It is hard to grapple with just how rapidly the world needs to transform to avoid catastrophic climate change. Any sense of urgency is being lost, however, as politicians debate whether Russia’s invasion of Ukraine means we should speed up the journey to net zero greenhouse gas emissions or increase fossil fuel production. Only today (22 March), the BBC reported that Shell could rethink its decision not to develop the Cambo oilfield in the North Sea in the face of rising oil prices. The science is clear, though: to have a 50 per cent chance of global heating not exceeding 1.5°C above pre-industrial levels, emissions must start to fall in the next ten years.
For rich countries, blessed with healthy credit ratings and flexible public finances, orchestrating a rapid energy transition is challenging but not impossible. For low income countries the task is more difficult, and for poorer nations with economies heavily dependent on oil and gas the challenge is gargantuan.
Academics at Manchester University’s Tyndall Centre for Climate Change Research have come up with a plan that they believe can help to solve this dilemma. They have divided the 88 countries responsible for almost all oil and gas supply into five groups according to their “capacity” to rapidly transition away from fossil fuels. Each group is then assigned a date by which it should phase out oil and gas production to allow poorer nations more time to diversify their economies while ensuring the energy transition happens fast enough to avoid the worst impacts of climate change.
The centre’s report says that the 19 highest-capacity countries — including the US, the UK, Qatar and Norway — must end production by 2034, with a 74 per cent cut by 2030. Eleven medium-capacity countries — including Saudi Arabia, Kuwait and Russia — must end production by 2043. The 25 lowest-capacity countries — such as Iraq, Angola and South Sudan — must end production by 2050. The authors add that the poorest countries will also need “significant financial support” to transition their economies.
“We need a game plan for how we tackle climate change because the three- or four-degree temperature rise we are looking at right now is completely civilisation-threatening,” Kevin Anderson, lead author of the report, told the New Statesman. “So far there has been plenty of rhetoric on climate change, but virtually no meaningful action in bringing our emissions down.”
The plan offers a more equitable pathway forward, and is the result of extensive research and calculations, but it remains difficult to see how it could play out in practice. Of all the countries analysed, only Denmark, France and Ireland -- all very small players -- have committed to ending oil and gas production and signed up to the Beyond Oil and Gas Alliance, which brings together governments and industries. All other countries are continuing output, irrespective of whether they are wealthy or not.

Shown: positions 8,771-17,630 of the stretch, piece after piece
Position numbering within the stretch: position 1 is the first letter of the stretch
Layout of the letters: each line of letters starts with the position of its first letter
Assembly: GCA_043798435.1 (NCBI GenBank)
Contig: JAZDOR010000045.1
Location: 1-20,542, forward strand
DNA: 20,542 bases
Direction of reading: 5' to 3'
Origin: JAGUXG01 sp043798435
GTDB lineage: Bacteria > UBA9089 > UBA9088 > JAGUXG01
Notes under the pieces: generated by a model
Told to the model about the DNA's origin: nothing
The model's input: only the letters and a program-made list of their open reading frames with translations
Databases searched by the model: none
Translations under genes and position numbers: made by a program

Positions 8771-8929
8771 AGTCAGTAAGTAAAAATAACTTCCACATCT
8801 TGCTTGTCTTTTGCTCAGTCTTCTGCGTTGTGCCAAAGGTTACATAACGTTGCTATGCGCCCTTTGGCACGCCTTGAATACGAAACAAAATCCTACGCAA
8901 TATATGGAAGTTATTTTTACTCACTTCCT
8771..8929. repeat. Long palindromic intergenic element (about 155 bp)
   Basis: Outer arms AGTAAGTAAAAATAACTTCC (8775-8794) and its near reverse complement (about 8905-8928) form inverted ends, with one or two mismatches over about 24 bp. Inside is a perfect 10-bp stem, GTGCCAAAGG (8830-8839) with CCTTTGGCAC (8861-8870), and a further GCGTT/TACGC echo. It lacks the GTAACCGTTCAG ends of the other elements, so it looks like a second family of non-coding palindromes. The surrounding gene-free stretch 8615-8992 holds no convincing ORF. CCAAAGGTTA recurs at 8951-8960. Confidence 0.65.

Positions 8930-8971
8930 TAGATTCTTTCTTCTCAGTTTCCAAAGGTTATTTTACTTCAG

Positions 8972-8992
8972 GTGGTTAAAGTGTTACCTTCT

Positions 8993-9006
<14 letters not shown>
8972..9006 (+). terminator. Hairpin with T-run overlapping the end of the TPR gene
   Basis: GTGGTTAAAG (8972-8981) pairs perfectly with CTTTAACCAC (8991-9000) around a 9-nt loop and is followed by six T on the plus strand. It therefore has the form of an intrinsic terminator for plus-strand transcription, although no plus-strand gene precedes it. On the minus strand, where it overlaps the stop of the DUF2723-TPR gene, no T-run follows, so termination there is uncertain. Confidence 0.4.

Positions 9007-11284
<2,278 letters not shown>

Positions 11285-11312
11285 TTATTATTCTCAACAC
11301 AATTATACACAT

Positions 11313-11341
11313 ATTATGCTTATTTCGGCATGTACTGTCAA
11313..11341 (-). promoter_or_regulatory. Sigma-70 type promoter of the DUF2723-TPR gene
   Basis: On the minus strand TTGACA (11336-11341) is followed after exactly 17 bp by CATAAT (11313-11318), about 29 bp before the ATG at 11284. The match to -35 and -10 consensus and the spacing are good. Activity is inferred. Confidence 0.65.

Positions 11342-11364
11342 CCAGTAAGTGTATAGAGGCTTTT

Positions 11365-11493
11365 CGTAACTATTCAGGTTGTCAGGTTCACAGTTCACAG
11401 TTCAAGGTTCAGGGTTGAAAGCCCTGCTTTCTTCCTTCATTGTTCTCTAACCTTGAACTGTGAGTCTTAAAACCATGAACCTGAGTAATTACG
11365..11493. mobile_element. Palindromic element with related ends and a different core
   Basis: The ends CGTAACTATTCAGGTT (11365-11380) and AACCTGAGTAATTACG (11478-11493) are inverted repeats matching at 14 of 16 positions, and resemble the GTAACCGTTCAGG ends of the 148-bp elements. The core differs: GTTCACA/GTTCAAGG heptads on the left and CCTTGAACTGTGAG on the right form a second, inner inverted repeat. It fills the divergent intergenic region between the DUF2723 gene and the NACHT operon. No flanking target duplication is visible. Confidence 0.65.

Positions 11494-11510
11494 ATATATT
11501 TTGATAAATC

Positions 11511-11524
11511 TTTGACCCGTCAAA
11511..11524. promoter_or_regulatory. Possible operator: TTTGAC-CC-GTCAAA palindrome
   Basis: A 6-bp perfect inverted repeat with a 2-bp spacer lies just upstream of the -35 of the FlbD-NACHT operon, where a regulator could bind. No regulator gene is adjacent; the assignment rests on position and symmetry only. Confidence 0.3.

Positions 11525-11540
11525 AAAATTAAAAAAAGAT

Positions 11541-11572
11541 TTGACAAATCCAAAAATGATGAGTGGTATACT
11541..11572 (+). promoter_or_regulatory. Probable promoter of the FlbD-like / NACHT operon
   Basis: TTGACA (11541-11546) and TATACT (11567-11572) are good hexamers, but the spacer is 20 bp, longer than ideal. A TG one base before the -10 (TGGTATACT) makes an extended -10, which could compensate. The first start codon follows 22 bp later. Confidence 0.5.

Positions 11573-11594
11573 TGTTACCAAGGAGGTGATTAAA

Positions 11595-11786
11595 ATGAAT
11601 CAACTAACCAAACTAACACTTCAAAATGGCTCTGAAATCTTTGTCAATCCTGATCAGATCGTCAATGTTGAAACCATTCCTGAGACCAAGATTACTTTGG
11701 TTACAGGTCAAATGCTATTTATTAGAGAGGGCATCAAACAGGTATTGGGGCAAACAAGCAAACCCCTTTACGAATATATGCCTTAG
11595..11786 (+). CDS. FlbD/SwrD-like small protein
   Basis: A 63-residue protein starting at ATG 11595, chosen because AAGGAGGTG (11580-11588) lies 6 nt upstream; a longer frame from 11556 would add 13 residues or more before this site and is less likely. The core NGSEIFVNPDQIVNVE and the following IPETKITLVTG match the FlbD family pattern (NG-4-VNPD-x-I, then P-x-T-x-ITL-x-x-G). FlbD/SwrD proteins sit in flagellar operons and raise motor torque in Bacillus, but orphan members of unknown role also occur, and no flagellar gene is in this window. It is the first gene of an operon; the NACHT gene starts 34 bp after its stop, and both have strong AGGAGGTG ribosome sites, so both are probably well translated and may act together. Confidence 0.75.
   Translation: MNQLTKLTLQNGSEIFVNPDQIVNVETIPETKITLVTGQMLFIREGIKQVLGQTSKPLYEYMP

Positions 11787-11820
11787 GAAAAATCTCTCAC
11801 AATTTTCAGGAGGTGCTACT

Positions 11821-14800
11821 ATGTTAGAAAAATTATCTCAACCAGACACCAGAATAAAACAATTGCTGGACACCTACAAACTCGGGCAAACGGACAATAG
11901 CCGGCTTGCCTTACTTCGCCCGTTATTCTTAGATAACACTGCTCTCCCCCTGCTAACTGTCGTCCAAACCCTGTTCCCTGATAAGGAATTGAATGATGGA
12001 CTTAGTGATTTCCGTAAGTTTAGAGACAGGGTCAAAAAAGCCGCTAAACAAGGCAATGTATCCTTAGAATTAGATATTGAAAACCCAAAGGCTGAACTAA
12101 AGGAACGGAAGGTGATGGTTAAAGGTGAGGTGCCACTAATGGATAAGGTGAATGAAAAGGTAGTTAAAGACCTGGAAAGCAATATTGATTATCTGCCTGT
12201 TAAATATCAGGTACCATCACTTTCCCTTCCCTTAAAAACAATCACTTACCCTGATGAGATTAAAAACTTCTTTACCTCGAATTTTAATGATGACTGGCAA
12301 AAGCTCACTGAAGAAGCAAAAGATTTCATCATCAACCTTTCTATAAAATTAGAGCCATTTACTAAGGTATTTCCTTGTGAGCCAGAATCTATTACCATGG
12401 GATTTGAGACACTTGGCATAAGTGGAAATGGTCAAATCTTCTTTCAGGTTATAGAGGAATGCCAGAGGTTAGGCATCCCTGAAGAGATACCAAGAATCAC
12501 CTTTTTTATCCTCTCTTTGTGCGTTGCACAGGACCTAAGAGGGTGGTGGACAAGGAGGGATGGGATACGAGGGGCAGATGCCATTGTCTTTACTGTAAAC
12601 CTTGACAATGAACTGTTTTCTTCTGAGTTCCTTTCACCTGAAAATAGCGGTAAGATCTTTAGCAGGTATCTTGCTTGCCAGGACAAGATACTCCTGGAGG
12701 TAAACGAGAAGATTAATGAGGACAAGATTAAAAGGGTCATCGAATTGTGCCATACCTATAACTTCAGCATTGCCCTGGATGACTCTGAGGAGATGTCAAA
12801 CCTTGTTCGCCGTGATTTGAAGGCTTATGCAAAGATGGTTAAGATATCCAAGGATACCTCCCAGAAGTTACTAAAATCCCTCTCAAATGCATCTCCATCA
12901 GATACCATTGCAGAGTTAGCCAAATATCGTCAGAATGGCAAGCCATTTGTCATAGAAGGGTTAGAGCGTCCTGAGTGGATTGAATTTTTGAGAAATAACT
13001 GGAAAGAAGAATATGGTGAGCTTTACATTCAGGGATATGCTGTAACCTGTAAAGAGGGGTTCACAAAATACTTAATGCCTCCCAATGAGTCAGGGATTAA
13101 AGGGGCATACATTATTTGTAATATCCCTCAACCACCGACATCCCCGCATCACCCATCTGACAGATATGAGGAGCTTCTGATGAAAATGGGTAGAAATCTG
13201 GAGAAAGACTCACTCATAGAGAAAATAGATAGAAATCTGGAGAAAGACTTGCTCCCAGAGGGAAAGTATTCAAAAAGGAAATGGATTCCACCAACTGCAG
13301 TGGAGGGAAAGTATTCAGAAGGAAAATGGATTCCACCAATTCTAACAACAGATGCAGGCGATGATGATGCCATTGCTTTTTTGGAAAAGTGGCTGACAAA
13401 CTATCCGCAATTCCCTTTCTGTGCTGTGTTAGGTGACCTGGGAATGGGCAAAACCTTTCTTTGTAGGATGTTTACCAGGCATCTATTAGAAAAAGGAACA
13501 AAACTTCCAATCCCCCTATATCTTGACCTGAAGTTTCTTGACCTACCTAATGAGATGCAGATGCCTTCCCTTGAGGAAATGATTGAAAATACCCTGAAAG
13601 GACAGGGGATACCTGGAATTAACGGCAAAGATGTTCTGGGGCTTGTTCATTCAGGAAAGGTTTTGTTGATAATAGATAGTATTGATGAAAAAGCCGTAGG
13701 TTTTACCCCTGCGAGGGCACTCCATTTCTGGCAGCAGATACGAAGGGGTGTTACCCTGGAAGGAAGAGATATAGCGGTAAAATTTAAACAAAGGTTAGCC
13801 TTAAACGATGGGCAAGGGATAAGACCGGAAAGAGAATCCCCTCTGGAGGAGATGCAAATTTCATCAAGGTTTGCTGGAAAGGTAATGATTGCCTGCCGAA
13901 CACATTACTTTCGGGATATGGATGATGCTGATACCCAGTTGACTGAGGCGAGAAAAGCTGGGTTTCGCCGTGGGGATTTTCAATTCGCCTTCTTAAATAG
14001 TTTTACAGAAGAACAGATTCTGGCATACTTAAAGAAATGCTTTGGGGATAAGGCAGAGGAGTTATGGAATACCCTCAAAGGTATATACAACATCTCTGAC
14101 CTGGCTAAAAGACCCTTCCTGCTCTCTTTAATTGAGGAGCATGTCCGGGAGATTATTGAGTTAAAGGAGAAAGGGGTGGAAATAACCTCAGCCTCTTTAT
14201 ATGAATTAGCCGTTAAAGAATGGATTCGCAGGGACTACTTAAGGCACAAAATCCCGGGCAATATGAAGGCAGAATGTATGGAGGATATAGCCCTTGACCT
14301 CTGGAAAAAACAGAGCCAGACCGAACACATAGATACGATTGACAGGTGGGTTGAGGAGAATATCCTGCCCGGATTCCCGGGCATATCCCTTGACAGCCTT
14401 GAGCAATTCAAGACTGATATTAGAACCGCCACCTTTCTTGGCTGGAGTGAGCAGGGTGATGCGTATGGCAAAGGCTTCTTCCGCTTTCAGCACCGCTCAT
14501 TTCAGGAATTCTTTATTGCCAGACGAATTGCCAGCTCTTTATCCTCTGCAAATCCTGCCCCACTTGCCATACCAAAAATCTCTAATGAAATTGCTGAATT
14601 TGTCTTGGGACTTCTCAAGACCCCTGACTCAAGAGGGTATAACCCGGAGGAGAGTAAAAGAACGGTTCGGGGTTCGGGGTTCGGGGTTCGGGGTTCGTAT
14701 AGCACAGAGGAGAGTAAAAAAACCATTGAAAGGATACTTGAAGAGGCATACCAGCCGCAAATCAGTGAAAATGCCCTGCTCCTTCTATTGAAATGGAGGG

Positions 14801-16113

UK oil policy is based on the notion of maximum economic recovery, meaning extraction would continue for as long as possible. In reaction to the war in Ukraine, a key British political priority is to try to boost fossil fuel production in countries such as Saudi Arabia and accelerate the licensing of new oil fields in the North Sea to reduce reliance on Russia. The government could, however, be pursuing a plethora of solutions to rapidly lower fossil fuel use, such as those presented by the International Energy Agency.
Other difficulties with the Tyndall Centre plan relate to the suggestion that rich countries should offer financial support to poorer ones to wean them off oil. Rich nations have continually failed to meet a 2009 target to provide $100bn in annual climate finance to developing nations, let alone invest enough money to move entire economies away from oil and gas.
One model could be the $8.5bn plan laid out by the US, UK and EU at Cop26 to help South Africa phase out coal, which provides 80 per cent of the country’s power. Again, however, the money has not been forthcoming. “There have been initial pledges and positive words, but so far nowhere near enough money has been provided for the plan to actually happen,” says Bob Ward, from the Grantham Research Institute on Climate Change and the Environment.
There are also other practical difficulties with the proposals, suggests Ward, including energy security concerns that make it unlikely that places like the UK or the US would ever agree to end production and rely solely on imports from more unstable or politically dubious regimes. Different countries also produce oil and gas at very different costs: if cheap Gulf state producers are phased out early on, soaring energy prices could be an unintended consequence.
Oil extraction is also not a simple or clean process. Often it produces significant amounts of greenhouse gases such as carbon dioxide and methane, but many of the richer countries that would phase out oil and gas first under the Manchester University plan emit much less methane during production than those that would be producing until 2050. There is an argument to be made that the cleanest oil production should be allowed to continue while poorer petrostates adopt alternative sustainable development paths.
Focusing on specific critiques misses the broader point of the report, however, which is that world leaders urgently need to work together to come up with a plan to reduce use of fossil fuels, whatever the geopolitical or global economic circumstances.
“World leaders still see climate change as an add-on to business as usual," says Anderson. "We need to get to a point where it really is the number one priority. We can see this lacklustre attitude in the way the war in Ukraine has prompted Boris Johnson to scramble around for oil from any despotic regime that will provide it."